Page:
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O.J. part of 'military-style invasion' of hotel room, witness says

  • Story Highlights
  • Witnesses testify about Simpson's role in alleged armed robbery
  • Simpson was in court for a probable cause hearing in Las Vegas
  • Former football star faces raft of charges, including robbery and kidnapping
  • Simpson has pleaded not guilty
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LAS VEGAS, Nevada (CNN) -- With O.J. Simpson looking on from the defense table, a sports memorabilia dealer testified Thursday that the former football star helped lead a September "military-style invasion" of a Las Vegas hotel room.

Dealer Bruce Fromong said he never saw Simpson carrying a gun during the incident, but at least two of the men accompanying Simpson were armed.

Simpson ordered his associates to keep Fromong and another dealer, Alfred Beardsley, in the room as sports memorabilia was removed, Fromong testified.

He quoted Simpson as saying, "Don't let anyone out of the room. Nobody leaves."

Fromong said Simpson also insisted that the merchandise the dealer had been trying to sell at the Palace Station casino was "all my s***."

Also Thursday, prosecutors played six-minutes of the audiotaped confrontation, in which Fromong tried to reason with a clearly angry Simpson.

After Simpson and his associates left, Fromong could be heard saying, "We were just robbed at gunpoint by O.J .Simpson."

Thomas Riccio also testified Thursday. He set up the meeting between Simpson and the memorabilia dealers and is the one who made the audio recording of the incident. Simpson decided to go ahead with a sting operation to retrieve stolen merchandise, Riccio said on the stand.

One man in the group with Simpson pulled a gun during the incident, he said.

Riccio testified that after Beardsley approached him with an offer to sell stolen Simpson merchandise, he contacted both Simpson and the police. But the police refused to get involved in what they believed was a civil matter.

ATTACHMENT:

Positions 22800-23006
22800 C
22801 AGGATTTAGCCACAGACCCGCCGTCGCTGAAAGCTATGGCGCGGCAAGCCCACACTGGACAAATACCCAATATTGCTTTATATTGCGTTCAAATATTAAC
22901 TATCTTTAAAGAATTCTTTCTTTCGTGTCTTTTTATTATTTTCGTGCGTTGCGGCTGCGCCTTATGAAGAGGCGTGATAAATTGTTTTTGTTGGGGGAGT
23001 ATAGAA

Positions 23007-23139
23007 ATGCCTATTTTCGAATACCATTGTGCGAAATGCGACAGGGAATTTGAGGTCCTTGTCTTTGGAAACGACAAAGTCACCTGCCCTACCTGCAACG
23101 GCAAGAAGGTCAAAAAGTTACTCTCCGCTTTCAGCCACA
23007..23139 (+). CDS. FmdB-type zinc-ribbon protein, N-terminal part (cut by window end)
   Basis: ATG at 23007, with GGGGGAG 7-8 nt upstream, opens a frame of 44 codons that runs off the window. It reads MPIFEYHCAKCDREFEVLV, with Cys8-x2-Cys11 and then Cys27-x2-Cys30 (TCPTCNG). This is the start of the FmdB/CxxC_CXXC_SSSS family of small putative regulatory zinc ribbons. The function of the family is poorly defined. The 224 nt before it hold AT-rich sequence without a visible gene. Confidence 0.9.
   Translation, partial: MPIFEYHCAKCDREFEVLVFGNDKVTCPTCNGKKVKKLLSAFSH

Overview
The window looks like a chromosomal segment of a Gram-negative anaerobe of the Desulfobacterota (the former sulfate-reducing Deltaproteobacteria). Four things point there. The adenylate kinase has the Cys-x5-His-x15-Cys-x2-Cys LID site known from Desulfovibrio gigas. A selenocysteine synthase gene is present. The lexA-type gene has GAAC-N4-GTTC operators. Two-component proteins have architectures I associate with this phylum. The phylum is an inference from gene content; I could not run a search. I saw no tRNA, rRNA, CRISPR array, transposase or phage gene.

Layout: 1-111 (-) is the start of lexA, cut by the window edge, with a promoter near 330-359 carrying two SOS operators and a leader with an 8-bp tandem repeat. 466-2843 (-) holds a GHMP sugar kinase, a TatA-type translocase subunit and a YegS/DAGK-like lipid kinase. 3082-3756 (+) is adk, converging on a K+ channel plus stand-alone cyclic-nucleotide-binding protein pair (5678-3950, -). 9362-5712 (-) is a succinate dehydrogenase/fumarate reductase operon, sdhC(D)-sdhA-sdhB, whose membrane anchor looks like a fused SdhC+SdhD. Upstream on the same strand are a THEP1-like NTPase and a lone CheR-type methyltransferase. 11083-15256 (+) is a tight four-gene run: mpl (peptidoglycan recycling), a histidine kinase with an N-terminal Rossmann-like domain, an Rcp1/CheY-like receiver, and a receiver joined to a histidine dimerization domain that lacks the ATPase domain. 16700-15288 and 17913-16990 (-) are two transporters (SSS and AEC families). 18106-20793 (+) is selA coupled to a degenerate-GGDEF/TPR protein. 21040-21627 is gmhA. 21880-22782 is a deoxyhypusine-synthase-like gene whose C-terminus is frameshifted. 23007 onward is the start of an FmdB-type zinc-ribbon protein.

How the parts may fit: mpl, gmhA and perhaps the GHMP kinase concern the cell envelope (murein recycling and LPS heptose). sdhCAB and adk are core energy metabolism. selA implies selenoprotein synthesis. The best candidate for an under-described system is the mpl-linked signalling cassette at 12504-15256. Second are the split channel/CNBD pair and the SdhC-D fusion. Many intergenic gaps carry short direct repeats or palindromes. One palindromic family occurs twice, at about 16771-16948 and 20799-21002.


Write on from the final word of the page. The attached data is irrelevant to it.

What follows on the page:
Riccio said he also talked to the FBI about a plan to get Beardsley to admit on video that the material was stolen, then sell the video as an exclusive.

Simpson said he wanted to keep the items for his family, not sell them, Riccio testified.

Riccio also said that at a party before the incident at the Palace Station, Simpson talked excitedly about the plan to get the merchandise back -- and was urged by his family not to do it.

Thursday's testimony by Fromong and Riccio that guns were used contradicted Simpson's assertions in media interviews that no guns were involved in the confrontation with the dealers. Simpson has insisted the incident was merely an effort to retrieve memorabilia that belonged to him.

But prosecutors allege Simpson, 60, was the ringleader of the alleged Palace Station robbery, and he faces 12 criminal counts -- including conspiracy, kidnapping, robbery, burglary, coercion and assault with a deadly weapon -- that could land him a life sentence if he's convicted.

He has pleaded not guilty.

The preliminary hearing is to determine whether there is enough evidence against Simpson and two co-defendants -- Charles Stewart and Charles Ehrlich -- to warrant a trial.

Prosecutors were expected to call eight witnesses, including three of Simpson's former co-defendants who have reached plea deals on lesser charges and are expected to testify that guns were involved.